Secluded California: Panther Beach, Santa Cruz County

California’s iconic Highway One, aka Pacific Coast Highway, has many road signs that alert you to access points of popular beaches.

But some stunning California beaches have no signs that you can see from the road, with only the tiniest hint of beach access, known mostly by locals. Panther Beach, north of Santa Cruz at the south end of Davenport, is one of those.

Although Panther Beach is listed on some maps, if you aren’t looking for it you’ll drive right by and never know it is there.

If you like sandy pocket beaches with ocean-carved caves and tunnels, stop here on your next HWY1 road trip. (See where to find Panther Beach and a map below.)

On our recent day trip from Half Moon Bay to Santa Cruz, the secluded Panther Beach, with its ochre colored cliffs and sandstone archway, was one of our savvier stops. Not the only secluded beach along this stretch of highway, but one we thoroughly enjoyed.

I’m sure some people who live in the area would like to keep Panther Beach a locals-only secret. But I’m telling you about it anyway.

Panther Beach is kid-friendly, but is also considered clothing optional, so keep that possibility in mind. The official sign says no dogs, among other no-nos, but we’ve found it unofficially dog friendly.

That’s the thing about secluded beaches. Not so friendly, though, for anyone with mobility issues, because of the trail down to the beach.

Bang’ Tip: Bring water with you and be aware there are no bathrooms nearby. Also, I recommend packing light for the climb down (and back up).

When you climb down the slightly treacherous rocky trail to Panther Beach, you’ll first notice the long flat swath of sand out to the ocean.

Immediately, you’ll look to your left and see an archway carved out of the bluffs of mostly sandstone with some mudstone mixed in.

During low tide, you can walk through to the other side and find an even more beautiful pocket beach. Just make sure you come back through to the larger part of the beach before the tide comes back in again because there is no other way out.

During a slightly higher tide, you can enjoy watching the waves wash in through the arch onto the main part of the beach.

Bang’ Tip: Check the tide chart for the area before you head out.

Panther Beach is not a California state beach (yet), but it’s part of the Coast Dairies State Park land acquisition.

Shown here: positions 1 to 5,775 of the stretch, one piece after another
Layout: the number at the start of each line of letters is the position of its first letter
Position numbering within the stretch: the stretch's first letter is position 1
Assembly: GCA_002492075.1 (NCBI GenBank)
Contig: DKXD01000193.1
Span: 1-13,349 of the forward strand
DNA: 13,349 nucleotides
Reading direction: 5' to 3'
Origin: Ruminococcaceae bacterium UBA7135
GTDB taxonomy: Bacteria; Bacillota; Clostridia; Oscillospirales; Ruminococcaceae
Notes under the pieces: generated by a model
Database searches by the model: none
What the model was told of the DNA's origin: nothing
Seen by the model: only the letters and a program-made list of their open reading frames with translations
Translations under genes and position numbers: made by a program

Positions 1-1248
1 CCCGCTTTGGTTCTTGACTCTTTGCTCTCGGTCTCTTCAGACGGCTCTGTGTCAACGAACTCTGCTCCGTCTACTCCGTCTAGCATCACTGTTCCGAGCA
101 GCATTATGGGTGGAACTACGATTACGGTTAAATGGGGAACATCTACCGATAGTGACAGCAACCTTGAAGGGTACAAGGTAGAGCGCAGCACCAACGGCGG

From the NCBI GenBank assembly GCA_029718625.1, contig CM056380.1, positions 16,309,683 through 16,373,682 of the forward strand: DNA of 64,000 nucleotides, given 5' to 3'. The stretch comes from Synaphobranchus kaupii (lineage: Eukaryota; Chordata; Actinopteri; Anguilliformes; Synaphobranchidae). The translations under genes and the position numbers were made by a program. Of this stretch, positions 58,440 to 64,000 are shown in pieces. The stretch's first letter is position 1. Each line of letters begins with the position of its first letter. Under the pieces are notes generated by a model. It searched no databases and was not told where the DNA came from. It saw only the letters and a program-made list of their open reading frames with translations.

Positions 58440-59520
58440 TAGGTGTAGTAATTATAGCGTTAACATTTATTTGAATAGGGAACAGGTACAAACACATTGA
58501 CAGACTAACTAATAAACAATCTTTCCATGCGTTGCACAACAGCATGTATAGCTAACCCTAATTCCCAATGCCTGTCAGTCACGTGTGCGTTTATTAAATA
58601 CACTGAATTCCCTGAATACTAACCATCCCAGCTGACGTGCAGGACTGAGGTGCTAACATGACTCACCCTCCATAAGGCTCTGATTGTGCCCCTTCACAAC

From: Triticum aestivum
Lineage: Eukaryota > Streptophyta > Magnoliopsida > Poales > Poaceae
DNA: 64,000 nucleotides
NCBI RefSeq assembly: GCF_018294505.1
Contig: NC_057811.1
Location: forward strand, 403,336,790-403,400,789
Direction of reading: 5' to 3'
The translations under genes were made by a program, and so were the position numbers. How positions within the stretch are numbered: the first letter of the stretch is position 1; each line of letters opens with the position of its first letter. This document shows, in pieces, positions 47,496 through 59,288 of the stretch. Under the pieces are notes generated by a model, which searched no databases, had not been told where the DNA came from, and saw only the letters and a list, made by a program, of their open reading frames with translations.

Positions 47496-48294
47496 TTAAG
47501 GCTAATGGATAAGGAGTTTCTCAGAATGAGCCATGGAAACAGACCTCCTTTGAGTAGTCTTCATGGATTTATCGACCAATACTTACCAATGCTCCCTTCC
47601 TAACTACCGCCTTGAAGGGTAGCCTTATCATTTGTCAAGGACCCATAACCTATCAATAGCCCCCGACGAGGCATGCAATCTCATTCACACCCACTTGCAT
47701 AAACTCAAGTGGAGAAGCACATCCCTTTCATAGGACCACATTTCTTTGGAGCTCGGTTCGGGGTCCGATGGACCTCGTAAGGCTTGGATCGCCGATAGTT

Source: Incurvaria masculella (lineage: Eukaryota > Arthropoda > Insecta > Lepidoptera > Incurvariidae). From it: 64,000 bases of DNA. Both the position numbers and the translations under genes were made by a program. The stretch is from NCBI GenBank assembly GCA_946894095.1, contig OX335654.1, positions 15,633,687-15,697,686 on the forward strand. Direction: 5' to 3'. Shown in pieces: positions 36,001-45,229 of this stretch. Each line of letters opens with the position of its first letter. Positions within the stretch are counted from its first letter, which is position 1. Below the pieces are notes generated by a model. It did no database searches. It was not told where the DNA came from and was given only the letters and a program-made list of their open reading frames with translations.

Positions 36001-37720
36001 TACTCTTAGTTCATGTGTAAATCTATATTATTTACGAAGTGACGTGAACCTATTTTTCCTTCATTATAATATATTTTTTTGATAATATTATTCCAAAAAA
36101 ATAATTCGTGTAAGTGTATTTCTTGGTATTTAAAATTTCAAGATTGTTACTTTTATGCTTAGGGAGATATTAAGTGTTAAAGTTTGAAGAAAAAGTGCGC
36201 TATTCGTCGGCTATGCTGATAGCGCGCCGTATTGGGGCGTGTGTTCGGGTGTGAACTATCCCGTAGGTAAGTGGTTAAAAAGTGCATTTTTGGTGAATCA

The original/official name of this beach is Yellow Bank Beach, after the nearby Yellow Bank Creek, which feeds into the ocean during the rainy season.

A tunnel was built through the bluffs at the back of the beach so the creek could drain through the cove. Yellow Bank Creek got its name from the color of the sandstone.

I’ve also heard Panther Beach called Hole-In-The-Wall beach, although some only call the part beyond the arch by that name. But around here most people just call it Panther Beach.

That name, they say, came about when a rock formation on the weather-beaten bluffs above the beach took the shape of a large cat. Over time, the shape became a little vague, but the name remains.

Whatever you call it, this beach isn’t a place for swimming. However peaceful it looks at times, the beach is too steep and prone to riptides and surges. It’s more suitable for beachcombing, picnicking, reading books, building sandcastles, hanging out with friends.

Bang’ Tip: If you go in summer, Fambrini’s, just north of Panther Beach, is a fun spot to pick up a fresh snack for a picnic.

Although we saw only a few people on the beach during our recent visit, summer weekends and holidays tend to draw crowds. You’re likely to see groups of college students from UC Santa Cruz partying here.

You’ll know what to expect by how crowded the little parking area gets. On most days you’ll find just a few locals and the occasional savvy tourist.

Bang’ Tip: The moderately steep path down to the beach can get slick after a rain. Even if you slip and slither your way down, you could have trouble getting back up during the rainy season. Not the best time to visit.

On our visit, we found the beach clean and pristine, although that’s not always the case. Despite a bit of graffiti and occasional bits of party trash left behind (from those who don’t understand the concept of “pack it out”), the beach is always beautiful.

When the Yelpish say the beach is full of trash, I assume they went there during or just after a holiday weekend, before the cleanup fairies arrived. This happens on all of our beaches, unfortunately, which is why we now have volunteer Beach Cleanup days.

Also, if you’re the type who carries half their house with them to the beach, or wants public restrooms and life guard duty, this is not your beach.

How to Get to Panther Beach in Santa Cruz County

Bang’ Tip: Look for the dirt pull-out between mile markers 26.86 and 26.40.

From the north: Look for Panther Beach off HWY1, 1.5 miles south of Davenport, and a mile south of Bonny Doon Road. Watch for Fambrini’s Farm Fresh Produce on the east side of the road, then go another half mile.

Pull into the unassuming dirt shoulder on the west side of the road. (You can’t see the beach from here). You’ll see a small dirt area used for parking.

Walk to the north end of the dirt lot, cross the old railroad tracks, and you’ll finally see the Panther Beach sign. Climb down the rocky dirt trail to the beach.

From the south: You’ll find Panther Beach off Highway One about 10 miles north of Santa Cruz. If you see Fambrini’s you’ve gone too far. From there, see the directions above.

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